Textiles & Apparel / Garment

2013-12-05

Trademark protection by the use of invisible markings

Measuring arrangement: IR-lamp and camera (c) 2013 ITV Denkendorf
Damages caused by product piracy have been a global and economic problem for a long time. In Germany alone, the economic damage caused by counterfeit products amounts to about 7.9 billion euros according to a VDMA study 2012.The latest customs statistics of the EU Commission reveal a total damage of more than 170 million euros for counterfeiting regarding the sectors of clothing / accessories, and other textiles.

Concerning textile counterfeiting, China is at the top of the countries of origin with 80 % of goods followed by Turkey with 6 %.
To date, there is no practical method that technically guarantees trademark protection.
This explains the fact that the textile area is seriously concerned.The necessity of such protective measures does not only result from the mentioned economic disadvantages, but also from safety aspects: safety-relevant products, which are just produced from technical textiles, can represent a high risk for consumers in case of the use of inferior counterfeit goods. And, last but not least, such inferior goods can lead to a loss of image of the producer - even if without justification. Against this background, among established companies of the textile area, there is a great interest in the development of a process for the marking of textile materials regarding safe trademark protection.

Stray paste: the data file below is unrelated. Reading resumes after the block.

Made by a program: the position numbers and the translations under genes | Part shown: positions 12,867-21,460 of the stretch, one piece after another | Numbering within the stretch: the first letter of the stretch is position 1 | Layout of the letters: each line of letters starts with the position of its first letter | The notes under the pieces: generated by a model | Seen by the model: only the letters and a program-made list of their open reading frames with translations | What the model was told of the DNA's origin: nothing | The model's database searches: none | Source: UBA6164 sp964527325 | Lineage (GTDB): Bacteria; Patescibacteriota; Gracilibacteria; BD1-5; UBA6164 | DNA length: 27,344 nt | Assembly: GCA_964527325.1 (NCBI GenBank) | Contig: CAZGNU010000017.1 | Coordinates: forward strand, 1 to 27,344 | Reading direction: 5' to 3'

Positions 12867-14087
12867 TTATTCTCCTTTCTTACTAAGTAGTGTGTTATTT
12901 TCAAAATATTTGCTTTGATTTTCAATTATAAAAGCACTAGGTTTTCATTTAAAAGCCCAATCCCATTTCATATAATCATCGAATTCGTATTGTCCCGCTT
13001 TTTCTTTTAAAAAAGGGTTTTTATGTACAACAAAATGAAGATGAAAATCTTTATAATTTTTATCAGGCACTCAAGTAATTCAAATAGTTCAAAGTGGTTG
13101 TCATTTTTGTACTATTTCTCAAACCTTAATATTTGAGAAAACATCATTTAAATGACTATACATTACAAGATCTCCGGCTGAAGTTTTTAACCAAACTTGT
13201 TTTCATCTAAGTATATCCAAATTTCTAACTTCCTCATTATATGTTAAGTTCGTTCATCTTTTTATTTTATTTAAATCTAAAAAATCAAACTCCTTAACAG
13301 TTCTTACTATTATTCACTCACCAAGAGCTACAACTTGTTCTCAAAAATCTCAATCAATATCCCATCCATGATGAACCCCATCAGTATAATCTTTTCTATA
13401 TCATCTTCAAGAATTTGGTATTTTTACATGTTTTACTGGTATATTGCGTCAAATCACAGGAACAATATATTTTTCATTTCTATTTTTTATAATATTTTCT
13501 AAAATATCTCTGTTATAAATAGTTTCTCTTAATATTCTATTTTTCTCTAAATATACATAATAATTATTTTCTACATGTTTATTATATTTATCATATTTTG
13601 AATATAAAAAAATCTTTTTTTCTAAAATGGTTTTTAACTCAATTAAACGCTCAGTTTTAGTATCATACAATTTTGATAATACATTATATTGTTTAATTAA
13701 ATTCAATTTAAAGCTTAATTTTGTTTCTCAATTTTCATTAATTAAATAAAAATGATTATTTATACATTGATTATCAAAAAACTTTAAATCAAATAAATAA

At this point, a current project of Institut für Textilchemie und Chemiefasern (ITCF), Denkendorf and Fraunhofer-Institut für Produktionstechnik und Automatisierung (IPA), Stuttgart, is carried out. Accordingly, transparent marking inks are jointly developed, which are applied across large areas for safety markings on textile substrates, using the ink-jet process. The security code, which is not visible to the naked eye, can be detected by means of a tuned infrared sensor and converted into a visible security code.

The new security inks can be combined with decorative inkjet-textile colors and used on different inkjet-printers of leading producers. In this way, design and security, both for apparel textiles, and technical textiles can be produced in a single print process at highest quality. This process is also benefial for other application fields such as automotive industry with invisible marking of security and/or quality-relevant vendor parts such as safety belts or plastics parts.

In practice, however, simple handling of the measurement process relating to the routine application will be of importance. If the new process will enable the customs authorities to reliably verify suspicious materials on their authenticity - by using a simple infrared sensor - then this innovative process will gain access to a broad market.


Pic: Example for visualized security code
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